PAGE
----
Determining which site Torpig planned to check for new instructions proved relatively straightforward, however.

That's because the botnet used a fairly simple algorithm for determining where to look: Torpig took the current date to create a random domain name to check -- and then it hunted for that name among the .com, .net, and .biz top-level domains (define).

The team noted that the botnet's owners had been registering domains only a few weeks in advance, so they got the jump on them by determining which names Torpig would soon check, and purchased those domains at shady, malware-friendly Web hosts.

That approach enabled the team to begin receiving all the data harvested by the Torpig botnet beginning on Jan. 25.

"Once we realized what we had, we contacted the FBI and the Department of Defense," Vigna said.

Their .com command-and-control domains were shut down on Jan. 30, 2009 when a bank complained to the .com registrar -- but that didn't strike the team as a failure.

"That was a good sign," Cova said. "It showed that people were looking for malicious activity."

The study came to a halt on Feb. 4, however, when the botnet controllers distributed a new version of Torpig that changed the algorithm the botnet used to select a domain.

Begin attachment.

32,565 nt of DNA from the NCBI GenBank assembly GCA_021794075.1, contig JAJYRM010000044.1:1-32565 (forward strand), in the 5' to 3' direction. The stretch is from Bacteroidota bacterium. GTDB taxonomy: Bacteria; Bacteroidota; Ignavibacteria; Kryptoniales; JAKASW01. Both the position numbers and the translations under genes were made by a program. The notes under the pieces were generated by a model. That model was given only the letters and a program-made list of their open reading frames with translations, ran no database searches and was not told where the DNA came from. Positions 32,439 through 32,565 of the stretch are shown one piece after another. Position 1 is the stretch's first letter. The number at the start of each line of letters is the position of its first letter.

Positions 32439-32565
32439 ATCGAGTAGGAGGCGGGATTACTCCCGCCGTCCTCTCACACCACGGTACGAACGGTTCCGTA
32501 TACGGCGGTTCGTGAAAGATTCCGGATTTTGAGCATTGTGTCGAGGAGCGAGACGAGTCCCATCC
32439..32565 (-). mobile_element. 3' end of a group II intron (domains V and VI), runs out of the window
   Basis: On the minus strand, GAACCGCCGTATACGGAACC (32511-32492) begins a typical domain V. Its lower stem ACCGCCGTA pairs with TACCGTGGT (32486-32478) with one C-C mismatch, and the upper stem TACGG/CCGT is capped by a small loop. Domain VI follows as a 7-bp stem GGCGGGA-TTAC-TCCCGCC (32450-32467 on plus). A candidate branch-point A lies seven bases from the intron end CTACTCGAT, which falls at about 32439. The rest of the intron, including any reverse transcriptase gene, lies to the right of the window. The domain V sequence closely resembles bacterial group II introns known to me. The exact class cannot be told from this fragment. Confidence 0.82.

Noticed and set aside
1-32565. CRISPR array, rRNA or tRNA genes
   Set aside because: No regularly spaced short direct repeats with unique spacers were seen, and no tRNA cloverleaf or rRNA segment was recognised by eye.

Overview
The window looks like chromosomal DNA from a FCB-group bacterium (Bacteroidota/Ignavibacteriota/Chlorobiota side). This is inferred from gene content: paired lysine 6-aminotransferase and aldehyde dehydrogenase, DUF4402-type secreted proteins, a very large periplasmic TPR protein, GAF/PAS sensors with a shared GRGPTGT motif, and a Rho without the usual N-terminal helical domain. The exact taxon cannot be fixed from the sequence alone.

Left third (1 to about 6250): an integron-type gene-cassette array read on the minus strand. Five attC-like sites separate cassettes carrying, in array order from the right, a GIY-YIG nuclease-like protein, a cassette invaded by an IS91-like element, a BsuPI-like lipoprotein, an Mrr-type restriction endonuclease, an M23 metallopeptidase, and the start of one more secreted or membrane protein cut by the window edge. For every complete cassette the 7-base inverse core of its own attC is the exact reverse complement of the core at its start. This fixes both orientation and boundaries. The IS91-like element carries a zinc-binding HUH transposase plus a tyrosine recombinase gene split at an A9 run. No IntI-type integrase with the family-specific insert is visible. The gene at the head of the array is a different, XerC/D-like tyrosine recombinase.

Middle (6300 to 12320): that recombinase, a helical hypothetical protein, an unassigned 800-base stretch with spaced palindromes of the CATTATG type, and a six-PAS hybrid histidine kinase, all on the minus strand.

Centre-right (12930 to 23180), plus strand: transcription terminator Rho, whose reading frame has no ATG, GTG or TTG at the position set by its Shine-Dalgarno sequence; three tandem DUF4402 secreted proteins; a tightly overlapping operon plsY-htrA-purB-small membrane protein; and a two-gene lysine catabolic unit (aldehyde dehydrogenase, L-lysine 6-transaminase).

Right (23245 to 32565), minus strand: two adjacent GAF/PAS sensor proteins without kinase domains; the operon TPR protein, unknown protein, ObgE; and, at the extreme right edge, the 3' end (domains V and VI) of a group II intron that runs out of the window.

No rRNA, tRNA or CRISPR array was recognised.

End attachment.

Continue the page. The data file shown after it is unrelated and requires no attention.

So will the team be able to repeat the experiment? It might be possible -- for now.

"Cova and [fellow researcher] Brett Stone-Gross reverse engineered the [new algorithm] -- they recently changed their domain-determination algorithm by including the first letter of the most common subject on Twitter."

But the approach might not work against every botnet. While hijacking Torpig cost about $20 -- the cost of two domain names -- the team's report (available here) noted that newer malware is designed to raise the cost of buying its command-and-control domains.

For instance, recent variants of Conficker generate lists of up to 50,000 domains per day, so buying all of those domains would cost up to $182.5 million per year, or $500,000 per day.

Hunting botnets also involves more mundane considerations as well. Vigna said that before the team hijacked Torpig, he had warned the university's IT department that there might be some unusual network traffic in the coming weeks.

"They're used to us sending weird traffic out of our lab, but they like to be informed," Vigna said. "We didn't really know what we had or the extent of the information we would collect until we did it."

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